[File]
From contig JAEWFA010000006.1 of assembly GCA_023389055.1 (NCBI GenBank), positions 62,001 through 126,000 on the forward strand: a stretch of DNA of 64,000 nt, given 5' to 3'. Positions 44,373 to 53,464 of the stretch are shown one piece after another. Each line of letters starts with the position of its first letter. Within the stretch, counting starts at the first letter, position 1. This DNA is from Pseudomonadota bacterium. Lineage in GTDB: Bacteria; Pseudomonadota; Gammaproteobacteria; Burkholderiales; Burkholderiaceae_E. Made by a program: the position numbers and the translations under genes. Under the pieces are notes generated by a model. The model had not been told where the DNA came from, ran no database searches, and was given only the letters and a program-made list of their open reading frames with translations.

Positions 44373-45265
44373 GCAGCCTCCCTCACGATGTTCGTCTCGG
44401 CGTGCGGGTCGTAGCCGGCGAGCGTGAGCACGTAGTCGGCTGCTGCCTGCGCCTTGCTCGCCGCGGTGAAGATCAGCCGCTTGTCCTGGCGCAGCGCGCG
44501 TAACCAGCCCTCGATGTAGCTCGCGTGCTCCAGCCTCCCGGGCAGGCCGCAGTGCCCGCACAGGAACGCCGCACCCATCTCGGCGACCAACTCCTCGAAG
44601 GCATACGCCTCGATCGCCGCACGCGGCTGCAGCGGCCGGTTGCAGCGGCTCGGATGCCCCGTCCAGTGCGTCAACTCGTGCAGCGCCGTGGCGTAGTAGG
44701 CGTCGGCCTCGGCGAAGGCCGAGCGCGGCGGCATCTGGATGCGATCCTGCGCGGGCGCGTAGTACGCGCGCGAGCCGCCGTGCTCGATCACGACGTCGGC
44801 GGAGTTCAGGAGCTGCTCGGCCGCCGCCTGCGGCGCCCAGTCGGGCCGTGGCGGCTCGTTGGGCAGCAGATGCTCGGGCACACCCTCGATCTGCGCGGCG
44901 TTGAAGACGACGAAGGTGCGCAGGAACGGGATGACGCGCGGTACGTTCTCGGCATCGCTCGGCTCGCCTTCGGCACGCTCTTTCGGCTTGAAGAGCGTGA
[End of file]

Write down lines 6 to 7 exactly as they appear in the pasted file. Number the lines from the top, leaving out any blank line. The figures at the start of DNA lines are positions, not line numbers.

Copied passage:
44601 GCATACGCCTCGATCGCCGCACGCGGCTGCAGCGGCCGGTTGCAGCGGCTCGGATGCCCCGTCCAGTGCGTCAACTCGTGCAGCGCCGTGGCGTAGTAGG
44701 CGTCGGCCTCGGCGAAGGCCGAGCGCGGCGGCATCTGGATGCGATCCTGCGCGGGCGCGTAGTACGCGCGCGAGCCGCCGTGCTCGATCACGACGTCGGC